Given these basics it becomes clear that it were not the markets that prompted the Baltic project -

no private enterprise would even ponder spending a cent on the costly underwater extravaganza

.. for the sheer exteritorial character of it…

…so may it be political? Russia is widely known to do its foreign policy by means of gas and oil and the exteritorial character of the Baltic project does indeed enhance potential in this respect. Consider this:

The ‘Yamal’ pipeline has a major drawback when it is regarded as a foreign policy tool - it works indiscriminately;

…imagine Russia threatens to shut the flow in the pipe to gain cocessions from Belarus or Poland…now, by doing so, it would stirr a big clamour of protests across the continent - thus what was supposed to work for the purpose turns against it and manifold at that as joint pressure from gas-starved Europe would reduce the leverage over Belarus or Poland.

The Baltic pipe-line invalidates this restriction - Russia will be able to exert its gas power at will in its foreign policy, against Poland or any other close-range target, while the rest of Europe will keep sucking their undersea pipe as if nothing happened. …beautiful!

althouigh, for Poland, to join in the middle of a project which has a sole sense in boosting the blachmail arsenal of one of the two original parties to it would be insane. In fact, it is conceivable only with E.L as a prime minister and president in one unholy frame.

In view of this: was it a bad mistake to turn down the offer so well intended?
What has been lost, according to E.L – I shall quote the paragraph in extenso:

As a partner in the pipeline Poland could have gained (and even leaked) information about the project’s financial arrangements: historically, wherever Russian oil and gas has gone, slush funds have tended to follow. It could have asked for a share of the construction contracts ….
....and what then? Call Robin and save Gotham City?...

It would be funny but it has a stinky smell to it: E.L knows perfectly well all the facts - only a complete idiot would write what he wrote knowing it and since he does betray some operational cleverness, of which traces may be found all over his productions, on the scenes of his fiddling with facts, the conclusion becomes self-imposing:

E.L is deliberately disseminating wrongful black PR about Poland (but also abouy other countries) praying on those unfortunates who read you having no knowledge of the facts other than your brazen lies.

E.L must be either a crystalline idiot or a proffessional and skillful liar. Out of the two, the former is highly unlikely.

Ed, the old Russian disident based in London - whom you make a focus of your telephone-conversation skills’ display in the little diary of yours...
...he might after all have had a good reason to have flushed you down the toilette as he did!

Greg said...

Dear Kuba

To begin with, there is no need to be offensive, and most of blog readers would not appreciate your vocabulary.

You do not seem to have understood this article. EL actually praises the basis of the Poland's foreign policy. ("The Kaczynskis’ basic interests in foreign policy are sound: they distrust Russia, they are disappointed with Germany, and they see America as the ultimate basis for Poland’s security. They believe that energy supplies are not a matter of commerce alone, but of national defence.")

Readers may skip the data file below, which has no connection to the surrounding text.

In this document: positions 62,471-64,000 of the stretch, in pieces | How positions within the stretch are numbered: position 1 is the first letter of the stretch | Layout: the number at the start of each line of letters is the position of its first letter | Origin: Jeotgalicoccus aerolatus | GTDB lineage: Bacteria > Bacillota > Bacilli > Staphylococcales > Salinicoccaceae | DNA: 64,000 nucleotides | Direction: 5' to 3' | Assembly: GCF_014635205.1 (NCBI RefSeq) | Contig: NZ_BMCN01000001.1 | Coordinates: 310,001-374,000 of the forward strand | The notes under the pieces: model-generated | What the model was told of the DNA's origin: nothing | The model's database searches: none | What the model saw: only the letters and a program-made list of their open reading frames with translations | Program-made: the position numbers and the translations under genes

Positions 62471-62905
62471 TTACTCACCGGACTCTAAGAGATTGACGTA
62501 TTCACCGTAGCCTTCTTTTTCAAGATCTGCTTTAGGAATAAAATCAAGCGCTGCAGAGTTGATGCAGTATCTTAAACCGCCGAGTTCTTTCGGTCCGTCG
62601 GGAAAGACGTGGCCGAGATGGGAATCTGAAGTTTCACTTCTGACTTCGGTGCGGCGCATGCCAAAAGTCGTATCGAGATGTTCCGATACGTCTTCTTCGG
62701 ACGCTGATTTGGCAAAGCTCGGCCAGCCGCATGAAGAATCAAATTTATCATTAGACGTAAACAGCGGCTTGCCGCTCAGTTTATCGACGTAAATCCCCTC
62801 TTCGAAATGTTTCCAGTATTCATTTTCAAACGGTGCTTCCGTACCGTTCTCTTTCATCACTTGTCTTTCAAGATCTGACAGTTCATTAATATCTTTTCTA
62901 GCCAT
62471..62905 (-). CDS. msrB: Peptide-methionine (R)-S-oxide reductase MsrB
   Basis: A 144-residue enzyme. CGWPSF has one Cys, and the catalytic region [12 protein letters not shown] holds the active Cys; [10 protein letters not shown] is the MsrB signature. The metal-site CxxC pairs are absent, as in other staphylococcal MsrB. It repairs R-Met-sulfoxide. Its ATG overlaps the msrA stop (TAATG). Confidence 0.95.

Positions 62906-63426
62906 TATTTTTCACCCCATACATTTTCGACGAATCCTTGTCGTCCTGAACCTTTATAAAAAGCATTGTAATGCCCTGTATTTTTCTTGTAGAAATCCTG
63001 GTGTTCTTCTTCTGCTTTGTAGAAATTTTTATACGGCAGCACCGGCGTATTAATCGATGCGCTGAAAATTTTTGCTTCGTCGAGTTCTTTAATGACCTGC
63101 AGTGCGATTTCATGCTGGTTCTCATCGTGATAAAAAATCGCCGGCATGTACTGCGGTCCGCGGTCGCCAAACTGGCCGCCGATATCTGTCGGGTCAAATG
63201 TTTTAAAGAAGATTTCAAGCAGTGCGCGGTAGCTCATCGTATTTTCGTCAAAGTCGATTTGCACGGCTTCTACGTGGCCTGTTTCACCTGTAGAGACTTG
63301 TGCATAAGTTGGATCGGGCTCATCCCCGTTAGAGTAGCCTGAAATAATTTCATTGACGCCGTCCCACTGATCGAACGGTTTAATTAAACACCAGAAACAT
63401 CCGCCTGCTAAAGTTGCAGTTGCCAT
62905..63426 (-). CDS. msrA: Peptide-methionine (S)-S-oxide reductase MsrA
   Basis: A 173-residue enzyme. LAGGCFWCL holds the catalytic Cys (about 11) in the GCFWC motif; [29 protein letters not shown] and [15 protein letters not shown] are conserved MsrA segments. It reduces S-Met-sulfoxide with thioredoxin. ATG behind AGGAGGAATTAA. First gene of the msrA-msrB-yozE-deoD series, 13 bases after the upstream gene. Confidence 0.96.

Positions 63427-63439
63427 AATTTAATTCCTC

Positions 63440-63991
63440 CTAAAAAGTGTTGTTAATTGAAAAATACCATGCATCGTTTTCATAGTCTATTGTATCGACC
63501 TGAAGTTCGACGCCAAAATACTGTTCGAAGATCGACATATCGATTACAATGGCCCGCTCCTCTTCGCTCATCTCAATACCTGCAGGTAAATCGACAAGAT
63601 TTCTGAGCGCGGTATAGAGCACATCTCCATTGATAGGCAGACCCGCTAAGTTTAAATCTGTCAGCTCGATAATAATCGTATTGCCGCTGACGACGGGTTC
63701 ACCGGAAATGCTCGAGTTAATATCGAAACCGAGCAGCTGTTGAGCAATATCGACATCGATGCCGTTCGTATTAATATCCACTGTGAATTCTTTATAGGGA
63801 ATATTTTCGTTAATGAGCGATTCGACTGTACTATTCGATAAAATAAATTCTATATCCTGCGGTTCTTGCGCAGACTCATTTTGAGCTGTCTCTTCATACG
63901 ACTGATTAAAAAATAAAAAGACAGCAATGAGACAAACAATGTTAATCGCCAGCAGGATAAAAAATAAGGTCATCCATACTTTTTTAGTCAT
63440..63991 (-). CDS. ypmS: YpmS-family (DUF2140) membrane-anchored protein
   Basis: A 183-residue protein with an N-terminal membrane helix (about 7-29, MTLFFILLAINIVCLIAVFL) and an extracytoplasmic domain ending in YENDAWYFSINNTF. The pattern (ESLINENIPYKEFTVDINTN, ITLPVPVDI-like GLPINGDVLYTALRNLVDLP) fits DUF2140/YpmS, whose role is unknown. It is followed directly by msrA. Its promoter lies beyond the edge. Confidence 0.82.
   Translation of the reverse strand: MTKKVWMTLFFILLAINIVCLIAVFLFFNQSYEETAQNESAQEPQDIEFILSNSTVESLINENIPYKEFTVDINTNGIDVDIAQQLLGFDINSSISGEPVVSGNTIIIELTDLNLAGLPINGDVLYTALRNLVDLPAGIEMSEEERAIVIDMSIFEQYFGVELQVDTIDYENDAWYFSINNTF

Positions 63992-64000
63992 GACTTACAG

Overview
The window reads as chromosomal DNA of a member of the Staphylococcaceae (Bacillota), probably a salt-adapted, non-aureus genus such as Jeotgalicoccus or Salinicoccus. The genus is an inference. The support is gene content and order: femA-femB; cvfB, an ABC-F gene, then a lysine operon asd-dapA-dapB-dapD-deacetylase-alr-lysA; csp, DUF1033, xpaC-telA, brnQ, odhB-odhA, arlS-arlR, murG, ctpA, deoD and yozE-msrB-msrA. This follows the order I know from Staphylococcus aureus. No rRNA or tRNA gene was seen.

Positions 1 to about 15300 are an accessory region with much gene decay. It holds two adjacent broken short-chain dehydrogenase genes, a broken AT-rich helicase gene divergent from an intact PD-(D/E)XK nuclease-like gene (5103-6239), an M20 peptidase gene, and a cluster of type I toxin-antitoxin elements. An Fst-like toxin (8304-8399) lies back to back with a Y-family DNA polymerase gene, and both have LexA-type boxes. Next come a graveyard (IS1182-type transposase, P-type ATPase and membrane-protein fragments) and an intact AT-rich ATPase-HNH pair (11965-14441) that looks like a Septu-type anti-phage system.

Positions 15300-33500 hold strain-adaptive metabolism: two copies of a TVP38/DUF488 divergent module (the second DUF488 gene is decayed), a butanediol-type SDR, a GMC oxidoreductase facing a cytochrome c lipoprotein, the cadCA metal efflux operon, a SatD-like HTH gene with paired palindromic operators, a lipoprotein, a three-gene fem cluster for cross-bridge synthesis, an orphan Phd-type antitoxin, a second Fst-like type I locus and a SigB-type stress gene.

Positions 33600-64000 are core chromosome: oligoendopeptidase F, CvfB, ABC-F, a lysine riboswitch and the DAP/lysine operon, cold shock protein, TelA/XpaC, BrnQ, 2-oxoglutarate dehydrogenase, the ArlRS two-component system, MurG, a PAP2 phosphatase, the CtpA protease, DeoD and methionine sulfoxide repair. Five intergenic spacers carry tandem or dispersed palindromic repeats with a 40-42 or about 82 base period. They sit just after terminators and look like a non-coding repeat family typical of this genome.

The fact is that its implementation is rather poor. And in diplomacy style and representation (spin, etc) are also very important to run effective foreign policy.

With respect of your analysis of Baltic pipeline project, without commenting on its actual content you should have learnt by now that The Economist shares your view on political basis of this project. Hence it looks somewhat insane that you argue the point which is widely shared.

Factually, indeed at the end of 2005, Angela Merkel whilst visiting Moscow, invited Poland to join the project. Minister Naimski immediately refused to accept this invitation. In my view, it was a mistake: Poland did not have to spend a penny, but being a project member could have worked to frustrate it. It is a widely acknowledged technique that if you want to frustrate a project you become its most devoted enthusiast in order to gain a maximal control of it (even possibly upper hand). Of course, this technique may not have achieved the ultimate goal on Germans and Russians (i.e. stopping construction of the pipeline), but it would make the project so much harder (costly: in all sense of this word).

When Poles said “NO” to Merkel, Putin most likely had a simple line to her: “Look YOU invite them to start talking and YOU do not even get it. Just forget these clumsy Poles.” I only let you think about Merkel’s inner thoughts on that.

You should also note that this article (“Gordon Brown’s Polish streak”) is pretty good for the Polish government: Gordon Brown is an acknowledged political world-class heavyweight. (The fact that you may or may not agree with him would be another matter.) This comparison and contrast (which you may or may not agree with) helps the Polish government with image abroad. The underlying message is: despite the fact that a very sound Polish foreign policy is projected in a rather clumsy way abroad, Poland is as good (or as bad) as any other nation. The UK is widely acknowledged as a benchmark for a civilized democratic country. (You may or may not agree with this statement: I am cynically agnostic about it, having watched Tony Blair’s political shenanigans in the last 10 years.)

To summarise:
1. You should read more carefully. Don’t be prickly to a fault. The role of a journalist is to catalyse thinking. EL did not have to much luck on that with you as a reader.